Benny Loves Killing (2012)
An independent UK feature that has been on the festival circuit, has won some prizes and is slated to appear on the American Online Film Awards with secure streaming access for two weeks in May.
"It seems that most guys that I run into who are making digital films are just auditioning to get to Hollywood...to make "that" stuff. (He shrugs) It's kind of weird...you have the opportunity with this gear to do whatever you want. What are you waiting for?"
-from this interview with underground film legend Robert Downey Sr.
"A lot of people are using DSLR cameras...because they allow a lot of democratization of moving images...they provide opportunities that don't exist with film...instead of trying to use it to look like previous films, we take it and we try to go somewhere new..."
-from an interview with Benny Loves Killing director Ben Woodiwiss.
Mr. Downey would be very happy to know that Mr. Woodiwiss followed his suggestion and then some with the British filmmaker's impressive feature debut being proof.
The main protagonist is a French ex-pat in London. Her mom is there too, arguably more troubled than Benny, still addicted to heroin and insisting that she and her daughter are very much "the same person". This seems to have been one of the incentives for Benny to lift some different colored wigs from one of the places she has crashed at - she tells her filmmaking partner Alex it's like being a whole new person. The only thing she does easier than change her hair color is to break into people's homes, where she steals stuff to fund her drug habits and fill her grocery bag. But no matter what appearance she takes, Benny can't stop the same reoccurring dream from taking place - the one with the haunting voice coming from the other side of a door that always has her waking in a cold sweat. Her filmic endeavors...and her ominous sleep experiences...continue until there is a resolution, of sorts, with both.
Benny's character, in explaining her rejection of the use of a POV shot in the horror film she's directing, states "You sympathize with who you're looking at, not with the eyes you're looking through". And for all her illogical, erratic behavior, you end up feeling much of what Benny goes through - sympathetic with her to a degree and always never less than fascinated by the world she has made for herself.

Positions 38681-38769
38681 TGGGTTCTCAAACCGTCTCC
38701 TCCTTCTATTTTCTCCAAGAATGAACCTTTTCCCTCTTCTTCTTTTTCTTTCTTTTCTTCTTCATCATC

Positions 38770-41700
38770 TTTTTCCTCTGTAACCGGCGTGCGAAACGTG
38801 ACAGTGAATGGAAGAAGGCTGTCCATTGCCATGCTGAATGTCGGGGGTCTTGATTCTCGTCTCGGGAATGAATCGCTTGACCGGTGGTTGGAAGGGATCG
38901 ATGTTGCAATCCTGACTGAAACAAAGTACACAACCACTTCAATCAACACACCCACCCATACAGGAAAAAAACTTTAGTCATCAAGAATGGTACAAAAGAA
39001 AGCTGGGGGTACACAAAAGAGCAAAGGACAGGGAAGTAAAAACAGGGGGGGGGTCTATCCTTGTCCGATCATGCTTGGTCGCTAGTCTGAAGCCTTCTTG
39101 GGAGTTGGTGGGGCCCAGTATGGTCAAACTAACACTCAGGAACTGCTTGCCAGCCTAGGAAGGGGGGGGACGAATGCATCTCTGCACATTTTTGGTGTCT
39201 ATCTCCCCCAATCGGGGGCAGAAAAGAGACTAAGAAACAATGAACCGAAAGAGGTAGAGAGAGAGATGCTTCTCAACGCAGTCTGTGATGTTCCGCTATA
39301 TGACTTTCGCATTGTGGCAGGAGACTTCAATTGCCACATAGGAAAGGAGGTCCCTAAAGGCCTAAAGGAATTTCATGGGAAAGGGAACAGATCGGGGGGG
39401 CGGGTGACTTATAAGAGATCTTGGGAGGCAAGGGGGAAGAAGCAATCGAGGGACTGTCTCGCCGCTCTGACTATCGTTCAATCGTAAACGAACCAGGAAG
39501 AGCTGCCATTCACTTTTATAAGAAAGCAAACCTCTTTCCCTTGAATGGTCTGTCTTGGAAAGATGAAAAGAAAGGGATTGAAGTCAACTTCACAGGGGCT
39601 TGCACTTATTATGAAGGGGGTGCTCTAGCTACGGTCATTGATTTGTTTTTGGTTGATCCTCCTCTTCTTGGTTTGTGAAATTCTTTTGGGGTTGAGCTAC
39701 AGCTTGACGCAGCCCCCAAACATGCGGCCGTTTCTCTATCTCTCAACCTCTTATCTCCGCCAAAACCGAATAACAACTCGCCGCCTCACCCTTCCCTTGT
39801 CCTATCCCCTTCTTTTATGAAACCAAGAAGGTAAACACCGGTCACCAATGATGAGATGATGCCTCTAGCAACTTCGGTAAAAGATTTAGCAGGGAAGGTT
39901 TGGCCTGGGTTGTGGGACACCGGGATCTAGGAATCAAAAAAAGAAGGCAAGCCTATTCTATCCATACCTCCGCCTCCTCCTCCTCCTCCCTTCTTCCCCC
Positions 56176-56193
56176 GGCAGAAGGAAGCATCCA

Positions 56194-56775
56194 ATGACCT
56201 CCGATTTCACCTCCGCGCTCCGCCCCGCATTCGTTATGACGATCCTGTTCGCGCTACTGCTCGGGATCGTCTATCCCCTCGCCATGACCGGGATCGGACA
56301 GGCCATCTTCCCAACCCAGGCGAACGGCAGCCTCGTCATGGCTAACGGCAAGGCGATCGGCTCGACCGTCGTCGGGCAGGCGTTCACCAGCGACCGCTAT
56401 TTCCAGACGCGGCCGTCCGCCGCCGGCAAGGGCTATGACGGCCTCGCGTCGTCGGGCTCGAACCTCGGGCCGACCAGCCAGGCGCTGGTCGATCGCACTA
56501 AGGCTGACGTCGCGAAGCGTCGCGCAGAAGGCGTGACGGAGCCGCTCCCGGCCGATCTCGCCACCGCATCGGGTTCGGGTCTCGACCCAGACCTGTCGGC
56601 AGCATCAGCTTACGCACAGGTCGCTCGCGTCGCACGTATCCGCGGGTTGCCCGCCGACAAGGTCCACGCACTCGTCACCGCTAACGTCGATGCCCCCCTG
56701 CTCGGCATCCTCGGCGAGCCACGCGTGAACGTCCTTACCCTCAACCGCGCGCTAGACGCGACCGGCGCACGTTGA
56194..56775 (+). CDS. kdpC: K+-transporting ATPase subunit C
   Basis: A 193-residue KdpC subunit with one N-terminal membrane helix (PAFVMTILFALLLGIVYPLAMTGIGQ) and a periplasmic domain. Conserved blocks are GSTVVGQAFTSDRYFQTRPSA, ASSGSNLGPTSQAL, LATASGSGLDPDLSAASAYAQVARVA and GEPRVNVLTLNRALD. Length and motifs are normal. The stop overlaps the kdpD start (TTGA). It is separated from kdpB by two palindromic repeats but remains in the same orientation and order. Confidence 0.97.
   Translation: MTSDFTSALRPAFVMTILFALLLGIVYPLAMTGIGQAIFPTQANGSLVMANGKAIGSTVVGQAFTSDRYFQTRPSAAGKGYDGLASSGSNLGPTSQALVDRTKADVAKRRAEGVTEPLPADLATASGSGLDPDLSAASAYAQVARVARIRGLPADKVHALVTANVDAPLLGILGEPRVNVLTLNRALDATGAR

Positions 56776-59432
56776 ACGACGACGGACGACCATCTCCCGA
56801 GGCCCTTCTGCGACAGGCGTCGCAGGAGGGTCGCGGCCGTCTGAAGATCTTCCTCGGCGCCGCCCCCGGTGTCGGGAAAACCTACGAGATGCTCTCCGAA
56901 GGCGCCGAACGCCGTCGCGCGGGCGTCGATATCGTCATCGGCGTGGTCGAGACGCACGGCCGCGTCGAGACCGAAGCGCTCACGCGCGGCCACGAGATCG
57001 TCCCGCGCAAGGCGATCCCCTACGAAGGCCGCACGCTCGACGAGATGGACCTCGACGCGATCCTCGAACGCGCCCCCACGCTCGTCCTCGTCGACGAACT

Woodiwiss aims for being original and has done so to a great extent but, for a point of reference, there is a clear similarity in the look and feel of this film to the work of the Dardenne Brothers and, in particular, their critically acclaimed Le Fils. (It would be interesting to count which film had more back-of-the-head shots - in this one, it's predominantly male scalps being inspected.) The point being that, as with Olivier Gourmet's performance in the D-brothers flick, the camera crowds into the face of the main protagonist (who is in every moment of the film) in such a way that any false sense in her portrayal of this troubled, multi-layered character would show up in a split-second. Cousty doesn't disappoint - her amazing eyes tell more than spoken words ever could and she gives Benny a verisimilitude in both her troubled real world and haunted dream states that is entirely convincing. It's fascinating watching her break into people's homes in a calm manner - even taking time to play with pets - but become unglued when the least provocation - real or imagined - confronts her elsewhere. The rinse-repeat cycle of snort-steal-lie would have become tedious in lesser hands - Cousty never allows you to take your eyes away from her in this captivating performance. (Kudos also go to Canelle Hoppe in her short but demanding appearances as Christine, the tormented mother.)
Technically, the movie is highly accomplished. Taking full advantage of DSLR mobility, Woodiwiss and DOP Markus A. Ljungberg take the viewer through different rooms of homes as if going through different chambers of the mind. And the care/attention to sound recording and editing goes beyond what one would expect in many productions with higher budgets - the echos provided by the clock in the mother character's home suggest both an anchor in reality and an eerie other world quality. This attention to visual and aural detail never lapses and, rather amusingly, contrasts to the slapdash, inept way the Benny character is trying to assemble her film-within-the-film. I was watching and waiting to see any stumbles in the movie as a whole but, while the pacing may be a matter of taste and some scenes may seem repetitive to some, I felt Benny Loves Killing felt genuine throughout. The character's explanation of her world towards the end of the story, in regards to the connection to the reoccurring dreams she's had, could be seen as either a shortcoming on detail or a necessary ambiguity to further challenge and involve the audience in the whole process. Depends.
I have been asked in the last several months to look at a number of independent releases and Benny Loves Killing is the most accomplished of these works. I'm excited to see what Woodiwiss and Cousty come up with next - in the meantime, they can both be very proud of what they have done here.